Now that we have the background, I can talk about what really screwed with me. I was trying to implement part of this on the iOS side. , but I was getting a different value back for my hash. I used a Hash library for iOS from this site. It was easy to use. Just copy the files to your project and import the .h into whatever file you need to do hashing.  Before hashing an NSString you must first convert it to an NSData. But this conversion requires you to specify the encoding. To use it in conjunction with the .Net helper class above you have to choose the right encoding or it will has to the wrong value. Code first, then discussion.

NSString *usernameex = [keychainwrapper objectForKey:(id)kSecAttrAccount];
 NSString *passwordex = [keychainwrapper objectForKey:(id)kSecValueData];
 // I'm hardcoding the salt for this example, now we need to talk to the server  to see if it will let us log in with it
NSString *retrievedSalt = [NSString stringWithFormat:@"b3b5c979-3438-4f56-aa1a-1d85bda78b7e"];
 NSString *saltedpassword =  [NSString stringWithFormat:@"%@%@", passwordex, retrievedSalt];
// Webserver thinks that hashed(password+salt)  =
 // 14083e601f136a42bb17f37a6dedfd03c1f53f2c93f2cc886de5b44ed4a452c1 -- looking for
// but this library was returning various results... here's one
 // ed87d50a50937361f17f9b3c32c6db04e6b7779e5f3c42dfa20e44cac7bf112e -- getting
 // there are lots of example of how the "encoding" can be done and what the hashed value that results is
 // I included them in this sample code because I had to try a ton to finally find the one that matched the .net
HashValue *hashvalue;
//NSUTF16StringEncoding 762ce0d893b64032f11562e4ee0be3f4ed08ca6b801ab892d319af3942ca788c
 NSData* datasaltedpassword0a=[saltedpassword dataUsingEncoding:NSUTF16StringEncoding];
 hashvalue = [HashValue sha256HashWithData:datasaltedpassword0a];
 ASLog(@"hashedvalue0a - %@", hashvalue.description); // password - whatever you entered
NSData* datasaltedpassword0b=[saltedpassword dataUsingEncoding:NSUTF16BigEndianStringEncoding];
hashvalue = [HashValue sha256HashWithData:datasaltedpassword0b];
ASLog(@"hashedvalue0b - %@", hashvalue.description); // password - whatever you entered
NSData* datasaltedpassword0c=[saltedpassword dataUsingEncoding:NSUTF16LittleEndianStringEncoding];
hashvalue = [HashValue sha256HashWithData:datasaltedpassword0c];
ASLog(@"hashedvalue0c - %@", hashvalue.description); // password - whatever you entered
NSData* datasaltedpassword0d=[saltedpassword dataUsingEncoding:NSUTF32StringEncoding];
hashvalue = [HashValue sha256HashWithData:datasaltedpassword0d];
ASLog(@"hashedvalue0d - %@", hashvalue.description); // password - whatever you entered
NSData* datasaltedpassword0e=[saltedpassword dataUsingEncoding:NSUTF32BigEndianStringEncoding];
hashvalue = [HashValue sha256HashWithData:datasaltedpassword0e];
ASLog(@"hashedvalue0e - %@", hashvalue.description); // password - whatever you entered
NSData* datasaltedpassword0f=[saltedpassword dataUsingEncoding:NSUTF32LittleEndianStringEncoding];
hashvalue = [HashValue sha256HashWithData:datasaltedpassword0f];
ASLog(@"hashedvalue0f - %@", hashvalue.description); // password - whatever you entered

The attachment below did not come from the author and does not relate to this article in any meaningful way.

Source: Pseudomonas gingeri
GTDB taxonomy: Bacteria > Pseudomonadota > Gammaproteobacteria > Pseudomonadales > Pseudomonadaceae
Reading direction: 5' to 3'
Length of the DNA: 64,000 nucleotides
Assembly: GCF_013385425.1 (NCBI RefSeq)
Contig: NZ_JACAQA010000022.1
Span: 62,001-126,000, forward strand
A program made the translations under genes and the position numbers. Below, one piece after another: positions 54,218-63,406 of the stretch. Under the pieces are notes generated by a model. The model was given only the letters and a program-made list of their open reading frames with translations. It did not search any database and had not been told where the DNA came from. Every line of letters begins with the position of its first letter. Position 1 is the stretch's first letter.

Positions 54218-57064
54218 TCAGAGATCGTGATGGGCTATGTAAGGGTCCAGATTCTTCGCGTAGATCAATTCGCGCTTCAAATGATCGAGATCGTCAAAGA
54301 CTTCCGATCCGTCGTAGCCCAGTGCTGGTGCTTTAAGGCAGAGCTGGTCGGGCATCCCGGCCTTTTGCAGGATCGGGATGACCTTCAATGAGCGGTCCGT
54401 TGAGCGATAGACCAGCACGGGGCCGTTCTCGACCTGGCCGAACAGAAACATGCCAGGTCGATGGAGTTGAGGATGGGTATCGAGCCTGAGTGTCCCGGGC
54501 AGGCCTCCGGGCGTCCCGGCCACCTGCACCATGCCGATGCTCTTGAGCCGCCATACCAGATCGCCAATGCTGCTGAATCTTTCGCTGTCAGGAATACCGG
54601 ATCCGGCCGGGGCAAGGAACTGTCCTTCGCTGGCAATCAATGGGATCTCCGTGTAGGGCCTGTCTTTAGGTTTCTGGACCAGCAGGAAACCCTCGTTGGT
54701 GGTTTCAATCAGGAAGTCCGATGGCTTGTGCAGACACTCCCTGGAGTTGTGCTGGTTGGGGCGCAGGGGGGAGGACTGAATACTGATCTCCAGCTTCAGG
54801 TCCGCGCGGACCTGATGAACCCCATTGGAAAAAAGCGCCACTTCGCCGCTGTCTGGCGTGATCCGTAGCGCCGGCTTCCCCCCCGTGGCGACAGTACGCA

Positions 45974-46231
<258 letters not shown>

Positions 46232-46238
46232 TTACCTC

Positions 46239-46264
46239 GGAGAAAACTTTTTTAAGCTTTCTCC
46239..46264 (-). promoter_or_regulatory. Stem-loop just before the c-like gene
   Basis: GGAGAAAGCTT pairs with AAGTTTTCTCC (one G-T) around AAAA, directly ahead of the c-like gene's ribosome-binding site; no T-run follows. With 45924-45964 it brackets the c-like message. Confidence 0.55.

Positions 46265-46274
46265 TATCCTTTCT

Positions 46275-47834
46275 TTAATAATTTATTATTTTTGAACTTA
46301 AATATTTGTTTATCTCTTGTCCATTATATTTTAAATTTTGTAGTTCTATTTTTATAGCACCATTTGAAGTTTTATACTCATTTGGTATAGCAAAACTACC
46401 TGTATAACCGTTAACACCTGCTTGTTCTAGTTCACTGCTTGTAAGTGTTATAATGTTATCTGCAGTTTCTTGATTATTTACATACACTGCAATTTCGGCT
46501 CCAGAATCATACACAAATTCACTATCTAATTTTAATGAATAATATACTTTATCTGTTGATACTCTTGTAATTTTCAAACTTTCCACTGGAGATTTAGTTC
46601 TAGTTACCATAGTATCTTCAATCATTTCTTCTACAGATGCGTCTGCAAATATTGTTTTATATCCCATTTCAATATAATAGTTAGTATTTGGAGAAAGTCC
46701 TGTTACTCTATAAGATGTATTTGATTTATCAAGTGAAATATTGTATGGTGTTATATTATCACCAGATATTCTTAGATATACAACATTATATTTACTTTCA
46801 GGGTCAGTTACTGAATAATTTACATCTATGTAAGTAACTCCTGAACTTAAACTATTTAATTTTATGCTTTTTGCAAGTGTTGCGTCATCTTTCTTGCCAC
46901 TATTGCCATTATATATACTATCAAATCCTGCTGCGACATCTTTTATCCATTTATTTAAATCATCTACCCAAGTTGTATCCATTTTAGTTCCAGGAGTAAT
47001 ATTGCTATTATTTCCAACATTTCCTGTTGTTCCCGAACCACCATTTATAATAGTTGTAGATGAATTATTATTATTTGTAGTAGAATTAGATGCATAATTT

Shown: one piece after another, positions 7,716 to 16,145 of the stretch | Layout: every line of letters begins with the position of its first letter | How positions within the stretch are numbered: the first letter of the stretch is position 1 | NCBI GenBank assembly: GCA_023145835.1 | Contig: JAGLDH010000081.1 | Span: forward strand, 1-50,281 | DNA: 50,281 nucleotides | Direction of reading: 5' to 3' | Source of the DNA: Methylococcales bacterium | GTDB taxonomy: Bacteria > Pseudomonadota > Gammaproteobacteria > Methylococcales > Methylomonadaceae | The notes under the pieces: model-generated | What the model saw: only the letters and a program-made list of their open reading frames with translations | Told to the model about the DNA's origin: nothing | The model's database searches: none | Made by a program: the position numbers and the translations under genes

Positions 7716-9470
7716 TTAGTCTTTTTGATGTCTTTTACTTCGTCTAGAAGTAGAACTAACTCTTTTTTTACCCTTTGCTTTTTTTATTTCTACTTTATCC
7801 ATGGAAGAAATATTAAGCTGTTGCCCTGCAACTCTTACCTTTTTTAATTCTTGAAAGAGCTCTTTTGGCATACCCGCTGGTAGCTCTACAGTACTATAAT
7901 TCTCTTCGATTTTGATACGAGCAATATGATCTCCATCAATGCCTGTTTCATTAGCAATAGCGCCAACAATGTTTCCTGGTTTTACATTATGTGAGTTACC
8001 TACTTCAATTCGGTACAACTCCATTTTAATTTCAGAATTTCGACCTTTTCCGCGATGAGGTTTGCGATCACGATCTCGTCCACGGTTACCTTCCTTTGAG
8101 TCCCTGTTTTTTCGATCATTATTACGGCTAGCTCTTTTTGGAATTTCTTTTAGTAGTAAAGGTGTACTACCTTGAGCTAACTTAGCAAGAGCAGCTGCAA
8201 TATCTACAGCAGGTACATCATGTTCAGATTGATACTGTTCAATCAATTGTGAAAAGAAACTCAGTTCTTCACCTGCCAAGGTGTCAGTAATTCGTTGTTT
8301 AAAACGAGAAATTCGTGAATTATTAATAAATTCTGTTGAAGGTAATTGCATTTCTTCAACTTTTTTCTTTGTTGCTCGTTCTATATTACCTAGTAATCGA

//NSUTF8StringEncoding
NSData* datasaltedpassword1=[saltedpassword dataUsingEncoding:NSUTF8StringEncoding];
hashvalue = [HashValue sha256HashWithData:datasaltedpassword1];
ASLog(@"hashedvalue1 - %@", hashvalue.description); // password - whatever you entered
//[NSString defaultCStringEncoding]
NSData* datasaltedpassword2=[saltedpassword dataUsingEncoding:[NSString defaultCStringEncoding]];
hashvalue = [HashValue sha256HashWithData:datasaltedpassword2];
ASLog(@"hashedvalue2 - %@", hashvalue.description); // password - whatever you entered
//NSUnicodeStringEncoding allowLossyConversion:NO
NSData* datasaltedpassword3=[saltedpassword dataUsingEncoding:NSUnicodeStringEncoding allowLossyConversion:NO];
hashvalue = [HashValue sha256HashWithData:datasaltedpassword3];
ASLog(@"hashedvalue3 - %@", hashvalue.description); // password - whatever you entered
//NSWindowsCP1252StringEncoding
NSData* datasaltedpassword4=[saltedpassword dataUsingEncoding:NSWindowsCP1252StringEncoding];
hashvalue = [HashValue sha256HashWithData:datasaltedpassword4];
ASLog(@"hashedvalue4 - %@", hashvalue.description); // password - whatever you entered
//NSMacOSRomanStringEncoding
NSData* datasaltedpassword5=[saltedpassword dataUsingEncoding:NSMacOSRomanStringEncoding];
hashvalue = [HashValue sha256HashWithData:datasaltedpassword5];
ASLog(@"hashedvalue5 - %@", hashvalue.description); // password - whatever you entered
ASLog(@"targetvalue - 14083e601f136a42bb17f37a6dedfd03c1f53f2c93f2cc886de5b44ed4a452c1", hashvalue.description); // password - whatever you entered

And the output:

2012-02-05 16:13:38.077 [11082:560f] LoginViewController.m:121 -[LoginViewController workOfDoLogin] password – ocelot

2012-02-05 16:13:38.078 [11082:560f] LoginViewController.m:140 -[LoginViewController workOfDoLogin] salt – b3b5c979-3438-4f56-aa1a-1d85bda78b7e

2012-02-05 16:13:38.078 [11082:560f] LoginViewController.m:144 -[LoginViewController workOfDoLogin] saltedpassword – ocelotb3b5c979-3438-4f56-aa1a-1d85bda78b7e

2012-02-05 16:13:38.080 [11082:560f] LoginViewController.m:152 -[LoginViewController workOfDoLogin] hashedvalue0a – 762ce0d893b64032f11562e4ee0be3f4ed08ca6b801ab892d319af3942ca788c

2012-02-05 16:13:38.080 [11082:560f] LoginViewController.m:156 -[LoginViewController workOfDoLogin] hashedvalue0b – df7e828a1df0664ff42756960ab7f63e83f0504437c59286e217df32147d8815

2012-02-05 16:13:38.081 [11082:560f] LoginViewController.m:160 -[LoginViewController workOfDoLogin] hashedvalue0c – 14083e601f136a42bb17f37a6dedfd03c1f53f2c93f2cc886de5b44ed4a452c1